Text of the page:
2 My brethren, count it all joy when you fall into various trials, 3 knowing that the testing of your faith produces patience. 4 But let patience have its perfect work, that you may be perfect and complete, lacking nothing. 5 If any of you lacks wisdom, let him ask of God, who gives to all liberally and without reproach, and it will be given to him. 6 But let him ask in faith, with no doubting, for he who doubts is like a wave of the sea driven and tossed by the wind. 7 For let not that man suppose that he will receive anything from the Lord; 8 he is a double-minded man, unstable in all his ways.
Trials are a part of life and they are what help shape and develop our character, which in turn, helps us to be more like Christ. I think there might be something in the above scriptures that we often overlook though; I certainly know I did for years. That thing I’m talking about is praying in faith instead of praying in hope.
For years when I prayed about trials that I or someone I knew were going through, I found myself praying with a caveat. Or when I was praying for something that I felt I really wanted or needed I prayed with that same caveat. That caveat was, “if it’s Your will”.
Now I know that the scriptures tell us to pray according to God’s will, and we should. I wonder though, how many times it’s God’s will to heal us or to answer a prayer, but we pray with meekness hoping He will heal and bless us, instead of believing He will; thereby making our prayer of no avail.
Why do we do that? I think the answer lies in our fear that if we ask really believing and He doesn’t answer our prayer; our faith will be shattered, and our spiritual lives will be filled with doubt. It doesn’t have to be that way.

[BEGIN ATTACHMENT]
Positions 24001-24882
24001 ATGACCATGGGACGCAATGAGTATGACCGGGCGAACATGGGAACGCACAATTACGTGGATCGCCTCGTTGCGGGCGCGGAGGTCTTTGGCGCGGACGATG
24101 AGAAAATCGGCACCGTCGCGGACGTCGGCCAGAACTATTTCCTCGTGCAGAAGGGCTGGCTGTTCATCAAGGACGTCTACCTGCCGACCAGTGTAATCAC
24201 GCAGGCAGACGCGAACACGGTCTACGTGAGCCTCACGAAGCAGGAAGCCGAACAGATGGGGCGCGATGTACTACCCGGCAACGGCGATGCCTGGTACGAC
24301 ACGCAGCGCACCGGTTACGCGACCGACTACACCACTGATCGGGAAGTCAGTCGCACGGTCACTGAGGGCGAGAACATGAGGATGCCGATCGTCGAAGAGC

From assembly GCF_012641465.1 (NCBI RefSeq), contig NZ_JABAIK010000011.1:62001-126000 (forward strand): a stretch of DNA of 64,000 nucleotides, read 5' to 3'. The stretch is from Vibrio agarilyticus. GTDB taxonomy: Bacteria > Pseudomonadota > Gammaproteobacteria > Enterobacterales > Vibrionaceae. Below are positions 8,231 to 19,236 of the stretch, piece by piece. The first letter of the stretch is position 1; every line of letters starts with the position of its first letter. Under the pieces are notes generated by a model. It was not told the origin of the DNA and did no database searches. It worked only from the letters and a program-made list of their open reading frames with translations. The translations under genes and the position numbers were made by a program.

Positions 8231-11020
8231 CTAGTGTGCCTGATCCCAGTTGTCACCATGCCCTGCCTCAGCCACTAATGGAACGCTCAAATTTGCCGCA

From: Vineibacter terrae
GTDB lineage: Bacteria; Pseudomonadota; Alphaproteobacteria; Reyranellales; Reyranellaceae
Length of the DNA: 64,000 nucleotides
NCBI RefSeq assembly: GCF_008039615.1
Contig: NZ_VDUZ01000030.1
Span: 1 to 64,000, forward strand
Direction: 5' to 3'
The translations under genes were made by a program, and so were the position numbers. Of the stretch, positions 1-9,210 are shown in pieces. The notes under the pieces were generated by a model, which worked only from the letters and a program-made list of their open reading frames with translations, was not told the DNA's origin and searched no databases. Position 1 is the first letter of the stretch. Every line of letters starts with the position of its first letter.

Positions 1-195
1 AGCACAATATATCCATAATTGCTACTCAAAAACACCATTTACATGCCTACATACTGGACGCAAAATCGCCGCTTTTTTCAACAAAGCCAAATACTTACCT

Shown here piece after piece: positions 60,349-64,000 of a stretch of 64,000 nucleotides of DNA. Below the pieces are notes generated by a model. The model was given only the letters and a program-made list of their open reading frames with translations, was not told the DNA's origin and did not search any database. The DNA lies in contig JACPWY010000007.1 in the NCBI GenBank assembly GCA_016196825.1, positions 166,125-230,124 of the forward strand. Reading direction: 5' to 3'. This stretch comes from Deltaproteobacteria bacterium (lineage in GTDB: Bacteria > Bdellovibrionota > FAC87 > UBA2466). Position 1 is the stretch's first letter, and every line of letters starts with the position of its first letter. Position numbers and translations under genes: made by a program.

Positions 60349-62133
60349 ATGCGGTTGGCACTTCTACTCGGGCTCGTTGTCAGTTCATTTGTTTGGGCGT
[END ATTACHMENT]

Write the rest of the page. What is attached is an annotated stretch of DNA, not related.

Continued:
If you have children and have told them no about something they really wanted, did their faith in you become shattered, and forever hindered their relationship with you? Of course not! Then why would we believe that if we ask in faith; and are told no, or are made to wait, our spiritual relationship with God will be hindered.
Peter is a good example of a man who struggled with doubt in the beginning. Remember when Jesus asked Peter to step out of the boat and come to Him. He was fine until he let his human nature take over, and became filled with doubt and began to sink. I think it’s the same with us. We’re afraid God’s answer might be no, so we begin to doubt and sink in our prayer.
Now I will grant you that sometimes God’s answer is no, and He certainly has a good reason for that. But I do wonder how often we hinder Him with our own doubt. Also, just because God doesn’t answer right away, it doesn’t mean He won’t; it might just mean that He will do it at the right time, and according to His purpose.
When you go through a trial, and God hasn’t answered a particular prayer, or hasn’t healed you of some illness right away, don’t give up. Keep asking with faith, believing He will answer.
God has promised healing and blessings for us, we need to claim those promises.
Like I said, sometimes God’s answer is no, but let’s throw out the caveats, get rid of doubt, stop asking in hope and have the faith to trust God.
After all, He wants whats best for you and me, and that’s not being sick and unhappy for most of our lives.
To slightly change a quote from John Lennon, “Let’s give FAITH a chance”!
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